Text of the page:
'Super-committee' on brink of US deficit failure

Committee hearing on 26 October The committee has been locked in talks and hearings for several months

Talks in Washington aimed at cutting the US government's borrowing are on the verge of failure.

A congressional "super-committee" was tasked in the summer with finding $1.2tn (£762bn) in savings to avoid automatic deep spending cuts.

But the talks between Democrats and Republicans are widely reported to have collapsed, with formal confirmation expected later on Monday.

Meanwhile, the US national debt has just risen above $15tn (£9.5tn).

The deficit-reduction committee was set up in August, the result of a last-minute deal between the two sides in Congress to raise the debt ceiling and avert a potential default on US debt payments.

Its members were instructed to find at least $1.2tn in savings by 23 November. That deadline is effectively Monday, as any plans agreed by the committee would need to be submitted for analysis by the Congressional Budget Office 48 hours before the formal deadline.

Democratic Senator John Kerry held out hope for a last-minute agreement, saying on Monday that a deal remained on the table, but that failure would mean the forthcoming presidential election would be dominated by the deficit debate.

If the committee fails, it is likely to have a major impact on financial markets, both at home and overseas. But any political failure is also likely to have a much broader effect on overall business and consumer confidence. If Americans are worried that Washington cannot work things out, they may rein in spending and damage the already weak US recovery.

In the bond markets, America's cost of borrowing could start to creep up. Whilst many doubt that the US would ever turn into Greece, the debt problems in Europe are a nasty reminder of what can happen when governments borrow too much, fail to curb spending and people lose faith in their ability to repay loans.

"If we fail to do this today it will define 2012 going forward," Mr Kerry said.

Without an agreement, the committee faces the prospect of being held responsible for automatic cuts totalling some $1tn to defence and domestic spending, due to come into effect in 2013.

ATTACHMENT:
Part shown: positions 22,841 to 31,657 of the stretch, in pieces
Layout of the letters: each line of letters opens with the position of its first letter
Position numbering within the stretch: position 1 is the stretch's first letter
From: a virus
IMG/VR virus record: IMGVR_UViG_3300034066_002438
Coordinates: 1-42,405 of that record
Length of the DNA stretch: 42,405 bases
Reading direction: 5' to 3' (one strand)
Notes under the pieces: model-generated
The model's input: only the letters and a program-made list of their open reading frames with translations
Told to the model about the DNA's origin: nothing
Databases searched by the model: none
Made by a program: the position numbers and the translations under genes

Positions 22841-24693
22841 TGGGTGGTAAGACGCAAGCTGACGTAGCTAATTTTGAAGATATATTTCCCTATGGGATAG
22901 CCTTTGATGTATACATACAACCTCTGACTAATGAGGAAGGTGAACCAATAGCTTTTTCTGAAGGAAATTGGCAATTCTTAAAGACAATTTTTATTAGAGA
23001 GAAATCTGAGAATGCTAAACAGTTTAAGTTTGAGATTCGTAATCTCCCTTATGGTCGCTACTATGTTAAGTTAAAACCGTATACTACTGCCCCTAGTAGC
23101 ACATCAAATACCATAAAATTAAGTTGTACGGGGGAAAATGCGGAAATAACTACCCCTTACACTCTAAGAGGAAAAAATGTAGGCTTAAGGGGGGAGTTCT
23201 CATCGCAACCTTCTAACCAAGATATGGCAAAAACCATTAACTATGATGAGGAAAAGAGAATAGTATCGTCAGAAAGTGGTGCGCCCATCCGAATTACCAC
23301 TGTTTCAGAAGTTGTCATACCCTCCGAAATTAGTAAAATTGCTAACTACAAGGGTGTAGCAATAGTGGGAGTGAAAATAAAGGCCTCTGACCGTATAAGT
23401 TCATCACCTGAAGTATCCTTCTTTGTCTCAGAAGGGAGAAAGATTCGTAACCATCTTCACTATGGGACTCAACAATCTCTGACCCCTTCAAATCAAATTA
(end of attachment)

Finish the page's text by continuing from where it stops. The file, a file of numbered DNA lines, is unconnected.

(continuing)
Much of the burden - almost $500bn - is expected to fall on defence and national security budgets, despite the Pentagon already facing a $450bn reduction in its budget.

US Defence Secretary Leon Panetta has spoken out against the prospect of further defence cuts, saying they would "hollow" out US military capabilities.

White House spokesman Jay Carney said on Monday that the defence cuts planned for 2013 are "deeper than we think is wise", but said the Obama administration does not think Congress should undo the automatic cuts.

"Instead of pointing fingers and playing the blame game, Congress should act," the Associated Press reported him as saying.

'Little common ground'

Disagreements have centred on whether tax increases should form part of the budget reduction measures, with Democrats in favour of such rises but Republicans opposed.

Republicans are also seeking cuts in benefits and healthcare schemes including Medicare and Medicaid, programmes dear to Democrats.

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The failure of a system specifically designed to force agreement would dramatically underscore the magnitude of the problem”

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Following weeks of negotiations, a last-minute proposal that included some new taxes raised hopes, but could not muster enough support.

Republicans proposed a package of $644bn in savings, including $543bn in spending cuts, $3bn of new revenue generated by closing a tax loophole for businesses to buy private jets, and $98bn saved from lower interest payments.

Democrats rejected the offer, saying it focused too heavily on spending cuts.

Earlier, Democrats produced a plan worth $3tn that included $1.3tn in revenue from tax rises, around $400bn in Medicare savings, and between $200bn to $300bn in new economic stimulus.

But it did not attract support among Republicans, who oppose tax increases.

The Republican and Democratic heads of the 12-member committee are now expected to issue a statement later on Monday, probably after the US markets have closed, saying they have been unable to reach a deal.

Automatic spending cuts in 2013

  • Half of the cuts - estimated at $454bn - would hit defence spending
  • Non-security programmes would be trimmed by $294bn
  • About $170bn of cuts would be made to mandatory spending
  • $31bn in savings by reducing Medicare premiums
  • Savings of $169bn from reduced interest payments on national debt

Source: US Congressional Budget Office

On Sunday, several committee members appeared on US political talk shows and confirmed that the panel's work had all but ended.

"Our Democratic friends were never able to do the entitlement reforms," Republican Senator Jon Kyl said on NBC TV. "They weren't going to do anything without raising taxes."

Democratic Senator Patty Murray, one of the committee's co-chairs, told CNN that the Republicans' position on taxes was the sticking point.

"The wealthiest Americans, who earn over a million a year have to share too. And that line in the sand, we haven't seen Republicans willing to cross yet," she said.

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